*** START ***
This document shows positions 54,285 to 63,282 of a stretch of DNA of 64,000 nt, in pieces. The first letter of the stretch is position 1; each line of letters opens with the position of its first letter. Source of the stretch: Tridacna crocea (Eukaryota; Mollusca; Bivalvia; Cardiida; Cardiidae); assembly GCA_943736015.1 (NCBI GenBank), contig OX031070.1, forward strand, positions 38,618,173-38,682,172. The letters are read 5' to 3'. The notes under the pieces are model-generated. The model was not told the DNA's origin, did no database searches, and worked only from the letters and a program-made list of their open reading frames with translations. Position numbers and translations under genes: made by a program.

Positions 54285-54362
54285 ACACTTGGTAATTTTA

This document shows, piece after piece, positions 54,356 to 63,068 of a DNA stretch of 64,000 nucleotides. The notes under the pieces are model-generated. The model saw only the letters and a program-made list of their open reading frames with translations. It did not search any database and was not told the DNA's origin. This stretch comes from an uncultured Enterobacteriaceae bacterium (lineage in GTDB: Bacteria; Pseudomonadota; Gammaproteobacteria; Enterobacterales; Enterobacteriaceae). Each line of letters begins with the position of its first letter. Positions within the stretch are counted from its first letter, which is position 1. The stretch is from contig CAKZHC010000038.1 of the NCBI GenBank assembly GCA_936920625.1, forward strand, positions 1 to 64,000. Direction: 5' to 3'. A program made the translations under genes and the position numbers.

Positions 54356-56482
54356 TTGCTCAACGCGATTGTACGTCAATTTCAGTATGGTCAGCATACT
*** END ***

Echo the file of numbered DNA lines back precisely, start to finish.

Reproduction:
This document shows positions 54,285 to 63,282 of a stretch of DNA of 64,000 nt, in pieces. The first letter of the stretch is position 1; each line of letters opens with the position of its first letter. Source of the stretch: Tridacna crocea (Eukaryota; Mollusca; Bivalvia; Cardiida; Cardiidae); assembly GCA_943736015.1 (NCBI GenBank), contig OX031070.1, forward strand, positions 38,618,173-38,682,172. The letters are read 5' to 3'. The notes under the pieces are model-generated. The model was not told the DNA's origin, did no database searches, and worked only from the letters and a program-made list of their open reading frames with translations. Position numbers and translations under genes: made by a program.

Positions 54285-54362
54285 ACACTTGGTAATTTTA

This document shows, piece after piece, positions 54,356 to 63,068 of a DNA stretch of 64,000 nucleotides. The notes under the pieces are model-generated. The model saw only the letters and a program-made list of their open reading frames with translations. It did not search any database and was not told the DNA's origin. This stretch comes from an uncultured Enterobacteriaceae bacterium (lineage in GTDB: Bacteria; Pseudomonadota; Gammaproteobacteria; Enterobacterales; Enterobacteriaceae). Each line of letters begins with the position of its first letter. Positions within the stretch are counted from its first letter, which is position 1. The stretch is from contig CAKZHC010000038.1 of the NCBI GenBank assembly GCA_936920625.1, forward strand, positions 1 to 64,000. Direction: 5' to 3'. A program made the translations under genes and the position numbers.

Positions 54356-56482
54356 TTGCTCAACGCGATTGTACGTCAATTTCAGTATGGTCAGCATACT